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🔧The Future of Jobs: A Skills-First Approach to Hiring and Development

certification change leadership change management professional development skills training Jul 16, 2023
Change Management Training

In a recent report published by LinkedIn, the labor market is undergoing a transformation. Since 2015, the skills employees need for any given role has changed by 25 percent globally, and this number is expected to double over the next five years due to continued advancements in technology and changes in worker demographics worldwide.

At the same time, labor shortages in various industries and sectors have prompted many organizations to look at employee skills, rather than job history and education, as a strategy for hiring and talent management. This is welcome news for potential employees, considering almost 90 percent of hiring managers agree they have overlooked highly skilled candidates in the past because they lacked traditional credentials such as job title or degree.

In a similar report co-authored by the World Economic Forum and PwC, a skills-first approach is beneficial for both employers and employees. Not only can it help leaders find “hidden talent” within the organization, but it also supports talent mobility and redeployment, and promotes diversity, equity, and inclusion (DEI) efforts.

The shift in focus could not come at a better time. The increase in remote work, use of artificial intelligence (AI) for jobs and skills mapping, and recent growth in the market for online learning programs and micro-credentialing, has given leaders more choices when it comes to developing talent. 

The challenge? Striking the right balance between addressing employee skill gaps caused by changes in the labor market and technology, and gaps in sustainable skills that are less "sexy" but remain relevant because they are transferrable and continue to add value over time.

To do this, leaders must view employee skill development in two ways: vertically and horizontally.

Vertical skills are skills that that are critical for employees within a specific job function, such as programming languages for software developers or knowing how to use Anaplan if you are in finance or accounting. Developing employees’ vertical skills increases their capability within their current role and often results in depth and subject matter expertise, which is highly valued within many organizations.   

Horizontal skills are skills that empower employees to take on more responsibility and increase their overall effectiveness within the organization. For many employees, development of horizontal skills has focused on leadership and management, or learning essential skills such as communication, problem-solving, and teamwork. This article provides another perspective on "T-shaped" skill development.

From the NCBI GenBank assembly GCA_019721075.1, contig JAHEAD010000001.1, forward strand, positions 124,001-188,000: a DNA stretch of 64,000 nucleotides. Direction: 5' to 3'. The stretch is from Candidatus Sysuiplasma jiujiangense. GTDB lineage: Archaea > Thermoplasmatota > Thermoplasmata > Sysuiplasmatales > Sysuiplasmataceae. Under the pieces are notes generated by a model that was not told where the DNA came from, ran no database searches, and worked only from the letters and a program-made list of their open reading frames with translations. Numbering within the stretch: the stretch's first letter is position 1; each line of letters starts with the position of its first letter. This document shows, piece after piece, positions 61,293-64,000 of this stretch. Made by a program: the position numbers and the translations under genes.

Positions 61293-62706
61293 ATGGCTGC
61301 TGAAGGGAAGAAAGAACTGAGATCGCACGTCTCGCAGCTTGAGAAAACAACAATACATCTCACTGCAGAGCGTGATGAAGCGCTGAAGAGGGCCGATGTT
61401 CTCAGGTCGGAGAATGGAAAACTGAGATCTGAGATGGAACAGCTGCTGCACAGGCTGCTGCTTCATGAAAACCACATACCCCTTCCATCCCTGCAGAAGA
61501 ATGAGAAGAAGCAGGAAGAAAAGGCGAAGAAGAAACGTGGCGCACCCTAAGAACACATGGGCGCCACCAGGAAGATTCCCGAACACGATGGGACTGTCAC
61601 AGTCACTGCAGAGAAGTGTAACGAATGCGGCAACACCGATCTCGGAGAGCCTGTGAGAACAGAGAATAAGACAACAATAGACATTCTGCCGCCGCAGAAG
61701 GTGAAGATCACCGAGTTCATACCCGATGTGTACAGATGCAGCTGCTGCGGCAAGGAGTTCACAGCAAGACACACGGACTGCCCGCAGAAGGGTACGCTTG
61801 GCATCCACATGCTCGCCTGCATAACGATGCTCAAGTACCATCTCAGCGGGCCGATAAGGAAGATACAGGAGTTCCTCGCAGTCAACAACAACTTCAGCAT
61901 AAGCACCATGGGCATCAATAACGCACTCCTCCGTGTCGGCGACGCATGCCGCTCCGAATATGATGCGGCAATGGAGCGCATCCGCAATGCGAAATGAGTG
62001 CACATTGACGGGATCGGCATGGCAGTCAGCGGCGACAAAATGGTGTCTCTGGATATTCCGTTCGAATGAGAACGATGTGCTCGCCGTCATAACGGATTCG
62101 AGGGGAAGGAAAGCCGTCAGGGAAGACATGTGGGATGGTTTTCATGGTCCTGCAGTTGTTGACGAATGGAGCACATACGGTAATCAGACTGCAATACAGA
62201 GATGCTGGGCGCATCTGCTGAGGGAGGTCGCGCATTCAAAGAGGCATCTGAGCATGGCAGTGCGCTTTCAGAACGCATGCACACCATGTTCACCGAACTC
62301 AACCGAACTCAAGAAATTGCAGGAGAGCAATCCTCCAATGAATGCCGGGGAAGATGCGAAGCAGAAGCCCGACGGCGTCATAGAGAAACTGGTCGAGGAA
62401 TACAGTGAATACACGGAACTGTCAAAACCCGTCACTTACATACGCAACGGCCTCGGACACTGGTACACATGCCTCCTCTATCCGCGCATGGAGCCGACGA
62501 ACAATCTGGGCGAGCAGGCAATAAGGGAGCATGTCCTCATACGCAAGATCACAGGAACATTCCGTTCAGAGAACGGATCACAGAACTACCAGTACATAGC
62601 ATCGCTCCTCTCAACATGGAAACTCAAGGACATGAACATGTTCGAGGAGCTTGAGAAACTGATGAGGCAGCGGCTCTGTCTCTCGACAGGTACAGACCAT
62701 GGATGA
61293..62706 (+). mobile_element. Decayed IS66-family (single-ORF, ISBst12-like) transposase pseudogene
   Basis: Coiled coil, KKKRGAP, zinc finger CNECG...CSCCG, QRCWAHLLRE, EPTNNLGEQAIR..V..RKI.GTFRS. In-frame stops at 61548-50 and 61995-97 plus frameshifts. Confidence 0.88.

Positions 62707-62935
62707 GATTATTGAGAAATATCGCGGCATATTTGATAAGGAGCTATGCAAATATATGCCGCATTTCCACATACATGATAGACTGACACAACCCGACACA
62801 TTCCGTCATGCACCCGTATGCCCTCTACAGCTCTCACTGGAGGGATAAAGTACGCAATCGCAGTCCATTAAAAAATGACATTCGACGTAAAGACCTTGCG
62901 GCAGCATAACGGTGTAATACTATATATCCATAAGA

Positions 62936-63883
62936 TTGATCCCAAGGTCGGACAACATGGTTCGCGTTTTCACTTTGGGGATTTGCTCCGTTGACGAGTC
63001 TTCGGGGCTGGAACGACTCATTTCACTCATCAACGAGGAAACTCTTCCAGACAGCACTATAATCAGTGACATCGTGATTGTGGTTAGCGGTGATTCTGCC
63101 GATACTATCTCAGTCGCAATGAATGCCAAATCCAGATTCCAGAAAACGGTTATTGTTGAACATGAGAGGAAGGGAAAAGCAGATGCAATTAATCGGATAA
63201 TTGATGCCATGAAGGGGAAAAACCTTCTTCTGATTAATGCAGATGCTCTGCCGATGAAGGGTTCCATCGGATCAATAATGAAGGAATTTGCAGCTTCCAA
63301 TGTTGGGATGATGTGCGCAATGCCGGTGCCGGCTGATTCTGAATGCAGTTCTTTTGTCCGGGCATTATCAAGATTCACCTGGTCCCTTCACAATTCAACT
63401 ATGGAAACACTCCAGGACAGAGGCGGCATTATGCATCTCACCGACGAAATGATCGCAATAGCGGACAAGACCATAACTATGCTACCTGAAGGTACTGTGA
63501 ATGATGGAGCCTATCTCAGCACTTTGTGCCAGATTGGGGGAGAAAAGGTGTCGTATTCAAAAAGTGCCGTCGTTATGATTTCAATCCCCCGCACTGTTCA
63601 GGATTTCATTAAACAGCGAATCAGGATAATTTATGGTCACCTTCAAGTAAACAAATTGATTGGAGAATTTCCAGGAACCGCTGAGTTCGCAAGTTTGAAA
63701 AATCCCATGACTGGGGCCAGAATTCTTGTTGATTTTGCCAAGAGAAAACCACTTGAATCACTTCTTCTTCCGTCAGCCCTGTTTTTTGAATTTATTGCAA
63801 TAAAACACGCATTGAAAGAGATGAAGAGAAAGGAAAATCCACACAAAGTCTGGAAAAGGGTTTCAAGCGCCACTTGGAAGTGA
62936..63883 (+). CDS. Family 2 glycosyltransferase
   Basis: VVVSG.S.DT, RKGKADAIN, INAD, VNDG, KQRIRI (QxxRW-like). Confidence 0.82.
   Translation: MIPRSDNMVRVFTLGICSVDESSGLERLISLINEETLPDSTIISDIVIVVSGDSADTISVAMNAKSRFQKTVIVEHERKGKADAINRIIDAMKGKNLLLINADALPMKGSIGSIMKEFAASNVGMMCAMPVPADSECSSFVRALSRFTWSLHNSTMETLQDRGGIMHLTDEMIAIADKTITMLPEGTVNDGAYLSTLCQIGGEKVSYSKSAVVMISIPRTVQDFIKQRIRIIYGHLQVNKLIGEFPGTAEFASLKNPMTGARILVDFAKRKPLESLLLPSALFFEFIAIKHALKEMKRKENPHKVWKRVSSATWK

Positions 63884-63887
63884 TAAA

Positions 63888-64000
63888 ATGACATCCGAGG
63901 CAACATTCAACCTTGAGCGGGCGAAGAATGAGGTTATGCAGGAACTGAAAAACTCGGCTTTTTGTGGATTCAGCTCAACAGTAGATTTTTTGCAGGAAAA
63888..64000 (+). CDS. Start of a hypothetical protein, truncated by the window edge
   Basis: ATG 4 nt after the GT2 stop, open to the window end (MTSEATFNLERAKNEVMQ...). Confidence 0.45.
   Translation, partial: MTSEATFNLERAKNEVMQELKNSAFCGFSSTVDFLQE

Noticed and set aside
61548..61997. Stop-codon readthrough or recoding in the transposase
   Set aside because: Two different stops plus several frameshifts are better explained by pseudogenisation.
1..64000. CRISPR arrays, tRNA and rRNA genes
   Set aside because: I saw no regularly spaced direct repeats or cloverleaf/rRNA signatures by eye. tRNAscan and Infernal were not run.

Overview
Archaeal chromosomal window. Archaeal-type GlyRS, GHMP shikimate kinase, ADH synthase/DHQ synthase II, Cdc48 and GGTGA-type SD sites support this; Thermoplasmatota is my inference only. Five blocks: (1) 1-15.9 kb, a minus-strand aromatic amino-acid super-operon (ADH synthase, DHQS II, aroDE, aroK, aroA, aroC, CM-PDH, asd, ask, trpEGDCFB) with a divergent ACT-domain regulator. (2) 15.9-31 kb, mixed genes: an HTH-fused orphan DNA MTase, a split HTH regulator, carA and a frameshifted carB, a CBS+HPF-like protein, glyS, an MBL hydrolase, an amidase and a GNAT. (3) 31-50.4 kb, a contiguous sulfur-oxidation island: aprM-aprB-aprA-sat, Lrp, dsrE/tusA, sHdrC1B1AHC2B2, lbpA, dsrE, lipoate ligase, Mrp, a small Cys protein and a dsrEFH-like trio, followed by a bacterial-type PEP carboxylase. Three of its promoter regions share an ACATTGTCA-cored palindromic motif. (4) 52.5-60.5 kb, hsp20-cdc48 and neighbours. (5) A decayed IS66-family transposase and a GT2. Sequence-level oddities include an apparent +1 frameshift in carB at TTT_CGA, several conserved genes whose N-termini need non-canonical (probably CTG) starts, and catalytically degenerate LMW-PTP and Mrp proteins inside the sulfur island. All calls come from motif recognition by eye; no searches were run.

Thanks to ongoing technology change, certain skills that are not exactly vertical or horizontal and have historically been linked to specialized roles, such as change management, are now being viewed as relevant for employees in other jobs and capacities. This makes sense, as being able to lead change is a valuable skill in any role, and it creates opportunities to disrupt the training and development industry. 

For decades, the market for specialized skill training (and specifically change management) has been dominated by a few providers offering expensive programs that, upon completion, result in a certificate demonstrating competency. While specialization has helped advance the practice and need for dedicated roles, it's also led to a dynamic where one or two people become responsible for organizational change. This is problematic, as it transfers accountability for success from the many to the few and puts more pressure on full-time practitioners.

In a whitepaper written by Nick Petrie the Center for Creative Leadership, all leaders need vertical and horizontal skills to think strategically and lead people through change. To redistribute ownership of change initiative outcomes, we'd add that developing change management skills can help too. The good news is that with the proliferation of online learning platforms and digital credentialling, specialized skill training has become more affordable and accessible than ever before.

Whether you’re an employer looking to upskill your workers to promote from within or an individual looking for the next step in your career, a skills-first approach that includes specialized training from a qualified provider can future-proof your organization and future job ambitions. 

For information on Apogy’s change management training and certification program, please click here.

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